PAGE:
Mary Oliver, who died in 2019, is well known for the love and attention she gave the natural world through poetry. “Poems, for her, were a way to praise the world, ‘little alleluias,’ as she put it, a way to say thank you for the beautiful Earth,” the actor and narrator Sophia Bush says at the beginning of WILD AND PRECIOUS: A Celebration of Mary Oliver (Pushkin Industries, 4 hours, 11 minutes). In a rich and textured production, Bush guides the listener through a tribute to Oliver’s legacy, complete with reflections by admirers who knew her beyond her oeuvre. Selections from Oliver’s poetry are presented from recordings Oliver made herself.

What emerges is a vivid picture of her varied impacts on so many different readers, from a rabbi who has found teaching moments in her work to Oliver’s former students at Bennington College. What has stuck with the chef and writer Samin Nosrat is Oliver’s “obsession with paying attention.” The actor Rainn Wilson sees a nonreligious spirituality in the poems, which are “about God in the way that you find a pile of bones on a trail or the way that you hear the wind in a fern.” Even for those deeply familiar with Oliver’s work, this collage of voices helps build a more complete understanding of who she was as a person. As the poet Elizabeth Bradfield remembers, “We talked about whales. We talked about dogs. We never talked about poems. And that was OK.”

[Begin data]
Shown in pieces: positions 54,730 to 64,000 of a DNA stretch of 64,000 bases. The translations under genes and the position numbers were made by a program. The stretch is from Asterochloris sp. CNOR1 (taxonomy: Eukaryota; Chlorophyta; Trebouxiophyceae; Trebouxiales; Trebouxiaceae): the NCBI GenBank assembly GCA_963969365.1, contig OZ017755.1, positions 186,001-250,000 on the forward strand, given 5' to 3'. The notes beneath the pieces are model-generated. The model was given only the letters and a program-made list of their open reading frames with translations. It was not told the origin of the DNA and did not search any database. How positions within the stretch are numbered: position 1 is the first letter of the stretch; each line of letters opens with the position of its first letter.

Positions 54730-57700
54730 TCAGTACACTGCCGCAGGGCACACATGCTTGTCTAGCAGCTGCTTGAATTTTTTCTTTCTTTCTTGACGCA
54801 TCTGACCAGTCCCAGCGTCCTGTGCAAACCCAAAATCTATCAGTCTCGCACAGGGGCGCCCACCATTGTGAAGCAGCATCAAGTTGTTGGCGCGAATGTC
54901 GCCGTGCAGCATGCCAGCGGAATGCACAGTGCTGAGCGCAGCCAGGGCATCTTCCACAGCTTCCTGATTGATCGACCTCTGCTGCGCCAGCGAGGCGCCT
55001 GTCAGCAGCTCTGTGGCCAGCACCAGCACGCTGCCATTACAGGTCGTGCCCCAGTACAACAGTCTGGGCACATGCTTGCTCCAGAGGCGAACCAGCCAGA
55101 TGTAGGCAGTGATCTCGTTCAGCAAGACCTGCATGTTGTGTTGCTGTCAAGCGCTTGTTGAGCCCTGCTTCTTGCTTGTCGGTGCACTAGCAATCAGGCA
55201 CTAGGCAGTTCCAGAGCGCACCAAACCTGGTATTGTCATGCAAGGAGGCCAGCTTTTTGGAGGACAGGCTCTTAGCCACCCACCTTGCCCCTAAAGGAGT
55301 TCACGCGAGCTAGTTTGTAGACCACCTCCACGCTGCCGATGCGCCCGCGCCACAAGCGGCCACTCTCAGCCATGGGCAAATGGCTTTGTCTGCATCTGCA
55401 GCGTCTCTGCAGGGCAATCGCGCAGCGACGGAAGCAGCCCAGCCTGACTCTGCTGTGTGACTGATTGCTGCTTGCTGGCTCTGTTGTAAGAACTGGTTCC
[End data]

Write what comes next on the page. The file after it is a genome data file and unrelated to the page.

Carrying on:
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2023-05-26 15:30:49